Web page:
The last issue that has to be dealt with is using the ISP network for backhaul. There are two elements to this discussion. Will the ISP network offer the quality of service and present a sustainable user experience for the customer? This is a major, unanswered question as the traffic mix being considered is quite challenging - combining low latency voice traffic with email, video and texting services. And this traffic must traverse a network the mobile service provider has no control over. This should represent an interesting challenge to the service provider and suggests that successful, widespread deployment will require close interaction between the mobile service provider and ISP networks operators used for backhaul.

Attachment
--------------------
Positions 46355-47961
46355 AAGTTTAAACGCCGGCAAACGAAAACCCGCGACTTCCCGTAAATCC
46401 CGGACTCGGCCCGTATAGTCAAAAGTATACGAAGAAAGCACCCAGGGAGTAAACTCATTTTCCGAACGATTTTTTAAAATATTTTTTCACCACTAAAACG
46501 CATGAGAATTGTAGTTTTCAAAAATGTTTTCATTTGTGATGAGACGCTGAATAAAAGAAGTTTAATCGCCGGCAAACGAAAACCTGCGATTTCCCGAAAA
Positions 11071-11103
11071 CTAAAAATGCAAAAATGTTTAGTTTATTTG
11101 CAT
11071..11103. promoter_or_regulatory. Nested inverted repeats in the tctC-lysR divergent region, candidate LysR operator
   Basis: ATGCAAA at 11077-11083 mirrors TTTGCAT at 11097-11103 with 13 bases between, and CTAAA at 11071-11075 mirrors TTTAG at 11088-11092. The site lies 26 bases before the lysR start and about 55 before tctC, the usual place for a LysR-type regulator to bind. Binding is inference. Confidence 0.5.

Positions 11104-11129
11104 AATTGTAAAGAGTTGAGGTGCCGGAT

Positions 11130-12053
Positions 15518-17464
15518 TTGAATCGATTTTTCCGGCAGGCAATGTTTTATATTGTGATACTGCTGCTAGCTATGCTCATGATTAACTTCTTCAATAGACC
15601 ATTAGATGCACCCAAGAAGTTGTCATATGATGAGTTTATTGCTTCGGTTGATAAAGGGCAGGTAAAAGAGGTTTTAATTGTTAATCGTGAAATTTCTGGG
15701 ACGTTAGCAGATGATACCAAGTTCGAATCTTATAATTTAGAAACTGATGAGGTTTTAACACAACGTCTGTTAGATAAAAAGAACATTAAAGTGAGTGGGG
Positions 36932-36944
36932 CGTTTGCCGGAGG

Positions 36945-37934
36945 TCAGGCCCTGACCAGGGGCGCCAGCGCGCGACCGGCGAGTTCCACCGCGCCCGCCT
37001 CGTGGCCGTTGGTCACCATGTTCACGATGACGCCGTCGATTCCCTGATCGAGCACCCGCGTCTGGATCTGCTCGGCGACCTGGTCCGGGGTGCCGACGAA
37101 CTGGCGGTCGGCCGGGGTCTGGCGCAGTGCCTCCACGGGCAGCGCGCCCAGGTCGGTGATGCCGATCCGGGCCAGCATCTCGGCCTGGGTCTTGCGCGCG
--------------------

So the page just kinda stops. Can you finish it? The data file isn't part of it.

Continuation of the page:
On the security front, the FemtoForum has collaborated with ETSI to build a sophisticated security model for femtocell based networks that is robust but easy to administer. This will be explored in more detail in the next section of the article along with a discussion on the optimum hardware solution required for SoCs targeted at femtocell applications.
Security in Femtocells